Twenty-eight female guards were unfairly dismissed by a security company because the client‚ Metrora.
Women's Day on Saturday was marked by a mixture of activities that celebrated womanhood and at the same time urged further strides in protecting and advancing women's rights.
Women's Day is celebrated internationally in March, but in South Africa, August 9 marks the day in 1956 when thousands of women descended on the Union Buildings in Pretoria to demand the repeal of the pass laws.
A "pass book" or a "dompas" was a document that severely restricted black South Africans' freedom of movement during apartheid.
At first only black men had to carry passes, but in 1956 the National Party government extended it to black women.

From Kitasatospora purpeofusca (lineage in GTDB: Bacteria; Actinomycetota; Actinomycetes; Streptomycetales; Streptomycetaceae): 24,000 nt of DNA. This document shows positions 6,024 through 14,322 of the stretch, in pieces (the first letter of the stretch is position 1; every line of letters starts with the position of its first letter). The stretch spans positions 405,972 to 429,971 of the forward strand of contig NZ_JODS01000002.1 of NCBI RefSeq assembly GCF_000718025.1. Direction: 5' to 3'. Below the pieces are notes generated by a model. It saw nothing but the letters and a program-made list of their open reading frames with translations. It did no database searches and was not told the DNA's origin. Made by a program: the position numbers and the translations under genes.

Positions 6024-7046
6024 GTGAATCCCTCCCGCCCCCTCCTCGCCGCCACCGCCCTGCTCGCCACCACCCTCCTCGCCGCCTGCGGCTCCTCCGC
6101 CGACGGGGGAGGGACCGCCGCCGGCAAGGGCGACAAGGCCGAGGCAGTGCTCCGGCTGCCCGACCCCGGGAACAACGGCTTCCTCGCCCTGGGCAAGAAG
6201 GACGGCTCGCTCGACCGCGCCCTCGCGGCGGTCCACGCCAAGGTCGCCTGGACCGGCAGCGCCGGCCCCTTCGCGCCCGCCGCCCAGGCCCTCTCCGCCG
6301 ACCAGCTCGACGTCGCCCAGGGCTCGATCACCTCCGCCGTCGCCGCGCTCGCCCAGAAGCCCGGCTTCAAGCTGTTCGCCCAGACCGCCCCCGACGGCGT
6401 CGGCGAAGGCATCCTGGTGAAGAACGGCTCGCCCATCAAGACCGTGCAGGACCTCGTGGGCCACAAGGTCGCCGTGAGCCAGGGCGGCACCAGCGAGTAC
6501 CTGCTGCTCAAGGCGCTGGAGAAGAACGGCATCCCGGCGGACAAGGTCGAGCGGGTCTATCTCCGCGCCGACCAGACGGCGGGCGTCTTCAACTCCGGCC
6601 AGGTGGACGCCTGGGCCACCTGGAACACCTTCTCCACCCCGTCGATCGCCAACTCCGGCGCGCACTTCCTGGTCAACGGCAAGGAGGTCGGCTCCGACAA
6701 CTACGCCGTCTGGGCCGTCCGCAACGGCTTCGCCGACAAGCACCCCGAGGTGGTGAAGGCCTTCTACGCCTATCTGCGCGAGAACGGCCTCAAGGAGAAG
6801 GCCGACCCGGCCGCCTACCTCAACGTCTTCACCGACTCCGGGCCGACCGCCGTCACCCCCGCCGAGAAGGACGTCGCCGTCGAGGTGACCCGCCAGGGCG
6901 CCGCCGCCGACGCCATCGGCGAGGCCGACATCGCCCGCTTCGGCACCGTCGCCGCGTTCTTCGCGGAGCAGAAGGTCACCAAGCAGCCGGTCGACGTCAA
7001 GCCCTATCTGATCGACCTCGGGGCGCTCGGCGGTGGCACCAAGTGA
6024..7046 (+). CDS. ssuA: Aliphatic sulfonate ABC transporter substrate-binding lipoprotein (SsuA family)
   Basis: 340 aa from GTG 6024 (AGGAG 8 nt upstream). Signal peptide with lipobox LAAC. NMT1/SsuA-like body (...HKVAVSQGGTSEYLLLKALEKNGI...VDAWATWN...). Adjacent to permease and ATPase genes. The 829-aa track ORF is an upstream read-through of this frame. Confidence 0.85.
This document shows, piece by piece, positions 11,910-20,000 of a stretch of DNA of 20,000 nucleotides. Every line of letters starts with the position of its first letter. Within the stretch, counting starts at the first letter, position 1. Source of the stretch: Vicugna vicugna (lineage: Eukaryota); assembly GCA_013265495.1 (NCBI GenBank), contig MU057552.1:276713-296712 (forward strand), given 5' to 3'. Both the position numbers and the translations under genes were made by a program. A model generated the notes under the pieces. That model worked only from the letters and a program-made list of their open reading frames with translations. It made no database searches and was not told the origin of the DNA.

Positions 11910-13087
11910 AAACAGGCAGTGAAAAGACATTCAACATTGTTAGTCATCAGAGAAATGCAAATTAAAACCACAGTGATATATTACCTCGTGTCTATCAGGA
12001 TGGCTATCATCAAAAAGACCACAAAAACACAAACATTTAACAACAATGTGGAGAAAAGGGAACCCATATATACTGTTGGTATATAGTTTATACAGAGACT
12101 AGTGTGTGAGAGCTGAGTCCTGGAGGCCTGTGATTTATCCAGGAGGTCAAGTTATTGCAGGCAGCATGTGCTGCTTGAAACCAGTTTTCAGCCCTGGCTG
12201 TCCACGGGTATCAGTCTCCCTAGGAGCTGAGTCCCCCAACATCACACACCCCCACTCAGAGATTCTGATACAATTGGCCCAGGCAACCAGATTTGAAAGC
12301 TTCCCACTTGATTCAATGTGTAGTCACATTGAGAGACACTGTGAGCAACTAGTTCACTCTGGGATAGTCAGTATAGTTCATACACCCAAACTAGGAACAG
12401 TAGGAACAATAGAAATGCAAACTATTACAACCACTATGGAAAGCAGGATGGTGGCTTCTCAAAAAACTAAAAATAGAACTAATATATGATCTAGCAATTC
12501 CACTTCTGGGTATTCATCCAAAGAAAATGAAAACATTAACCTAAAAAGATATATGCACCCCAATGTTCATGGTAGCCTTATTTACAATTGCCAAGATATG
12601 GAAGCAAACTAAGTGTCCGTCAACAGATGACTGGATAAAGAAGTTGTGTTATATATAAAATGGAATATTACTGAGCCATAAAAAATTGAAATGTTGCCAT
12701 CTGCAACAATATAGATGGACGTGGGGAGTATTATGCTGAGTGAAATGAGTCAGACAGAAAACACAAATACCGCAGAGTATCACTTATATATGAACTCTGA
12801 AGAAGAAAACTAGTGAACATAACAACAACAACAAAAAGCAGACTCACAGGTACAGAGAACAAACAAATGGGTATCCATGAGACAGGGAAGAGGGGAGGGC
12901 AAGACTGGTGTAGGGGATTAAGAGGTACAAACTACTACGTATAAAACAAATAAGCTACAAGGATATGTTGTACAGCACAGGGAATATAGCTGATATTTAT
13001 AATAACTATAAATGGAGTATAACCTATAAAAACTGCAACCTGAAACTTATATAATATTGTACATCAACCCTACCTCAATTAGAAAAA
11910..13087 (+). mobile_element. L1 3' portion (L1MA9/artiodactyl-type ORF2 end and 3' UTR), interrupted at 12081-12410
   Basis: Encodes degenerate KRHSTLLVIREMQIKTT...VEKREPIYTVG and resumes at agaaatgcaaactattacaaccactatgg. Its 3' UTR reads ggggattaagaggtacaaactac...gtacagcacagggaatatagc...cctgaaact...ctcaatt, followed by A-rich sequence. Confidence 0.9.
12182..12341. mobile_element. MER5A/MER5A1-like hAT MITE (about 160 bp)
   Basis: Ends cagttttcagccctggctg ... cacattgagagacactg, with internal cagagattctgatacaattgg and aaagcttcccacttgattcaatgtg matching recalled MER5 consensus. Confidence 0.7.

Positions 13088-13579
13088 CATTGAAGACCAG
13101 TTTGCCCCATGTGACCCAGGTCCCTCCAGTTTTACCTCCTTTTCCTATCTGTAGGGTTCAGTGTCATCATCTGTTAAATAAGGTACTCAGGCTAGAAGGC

Events on Saturday ranged from the "largest belly dance show" in Cape Town, a documentary film festival by women film makers in Johannesburg, to a speech by President Thabo Mbeki calling on the nation to stand up against the abuse of women.
"Violence against women violates the rights and undermines the dignity of our sisters, mothers and daughters. It undermines our democratic victory," Mbeki said in Ga-Matlala, North West.
A survey by Ipsos Markinor found that about 26percent of South African women feel their personal safety has deteriorated, with women over 50 feeling the most vulnerable.
Mbeki said South Africa was inspired by countless heroines, and listed names such as Gertrude Shope, Winnie Madikizela-Mandela and his mother, Epainette.
In Tshwane, Gauteng premier Mbhazima Shilowa said the province was getting more girl pupils to finish matric and spoke about their skill in mathematics and science.
He told the audience at the Union Buildings about the province's plans for 20 early childhood development centres which would be daycare facilities with an educational slant. - Sapa